Pablo Seward Delaporte
Graduate Student Fellowship | 2021 - 2022 Academic Year
Dwelling in Vulnerability: The Politics of Migrant Life in Chile
Seward Delaporte's dissertation, "Dwelling in Vulnerability: The Politics of Migrant Life in Chile," focuses on tensions between lived experiences of vulnerability and normative constructions of livable space through the lens of self-built migrant settlements in Antofagasta, Chile. State officials seeking to gradually resettle migrants assume that “vulnerability” is addressed by “eradicating” spaces where vulnerable forms of life take place. Supported by the National Science Foundation and the Social Science Research Council, this project is based on interviews, participant observation, and collaborative mapping with migrant women as they negotiate resettlement, as well as archival research on the urban governance of vulnerability.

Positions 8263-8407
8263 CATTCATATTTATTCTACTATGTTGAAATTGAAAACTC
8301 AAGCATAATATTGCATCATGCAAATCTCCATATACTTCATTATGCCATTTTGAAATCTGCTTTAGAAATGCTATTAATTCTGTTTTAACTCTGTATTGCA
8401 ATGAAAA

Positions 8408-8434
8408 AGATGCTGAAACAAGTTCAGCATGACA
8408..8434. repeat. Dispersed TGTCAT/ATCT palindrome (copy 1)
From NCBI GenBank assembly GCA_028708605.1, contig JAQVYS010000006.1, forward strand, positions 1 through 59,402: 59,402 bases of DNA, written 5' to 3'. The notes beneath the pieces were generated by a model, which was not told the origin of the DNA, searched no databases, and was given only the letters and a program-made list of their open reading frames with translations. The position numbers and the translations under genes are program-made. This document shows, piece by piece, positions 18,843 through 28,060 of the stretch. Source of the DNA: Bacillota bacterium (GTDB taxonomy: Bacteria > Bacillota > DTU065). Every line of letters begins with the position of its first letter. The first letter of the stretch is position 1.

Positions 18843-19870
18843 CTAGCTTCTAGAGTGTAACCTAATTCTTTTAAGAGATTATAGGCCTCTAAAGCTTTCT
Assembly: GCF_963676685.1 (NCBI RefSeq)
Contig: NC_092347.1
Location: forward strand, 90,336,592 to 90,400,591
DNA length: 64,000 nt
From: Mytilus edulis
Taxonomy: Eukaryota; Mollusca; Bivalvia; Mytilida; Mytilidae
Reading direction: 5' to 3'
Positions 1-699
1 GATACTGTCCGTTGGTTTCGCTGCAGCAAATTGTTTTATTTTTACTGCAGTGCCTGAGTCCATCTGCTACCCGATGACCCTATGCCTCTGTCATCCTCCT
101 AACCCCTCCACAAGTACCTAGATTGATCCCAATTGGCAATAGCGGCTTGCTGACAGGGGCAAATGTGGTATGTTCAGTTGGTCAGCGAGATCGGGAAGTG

Pablo Seward Delaporte, Department of Anthropology
Pablo Seward Delaporte is a critical medical and psychological anthropologist. His interests lie in migration; urban vulnerability; experience and phenomenology; violence, risk, and care; theories on space and place; feminism; and decoloniality in Chile and Latin America and the Americas more broadly. Seward Delaporte's focuses on how lived experiences of vulnerability are configured around forms of mobility, dwelling, and relationality in marginalized urban spaces. Prior to his doctoral work, he received a BA in anthropology and psychology from the University of California, Berkeley and directed an Indigenous-language community-based illustrated ethnographic film in Rapa Nui (Easter Island, Chile).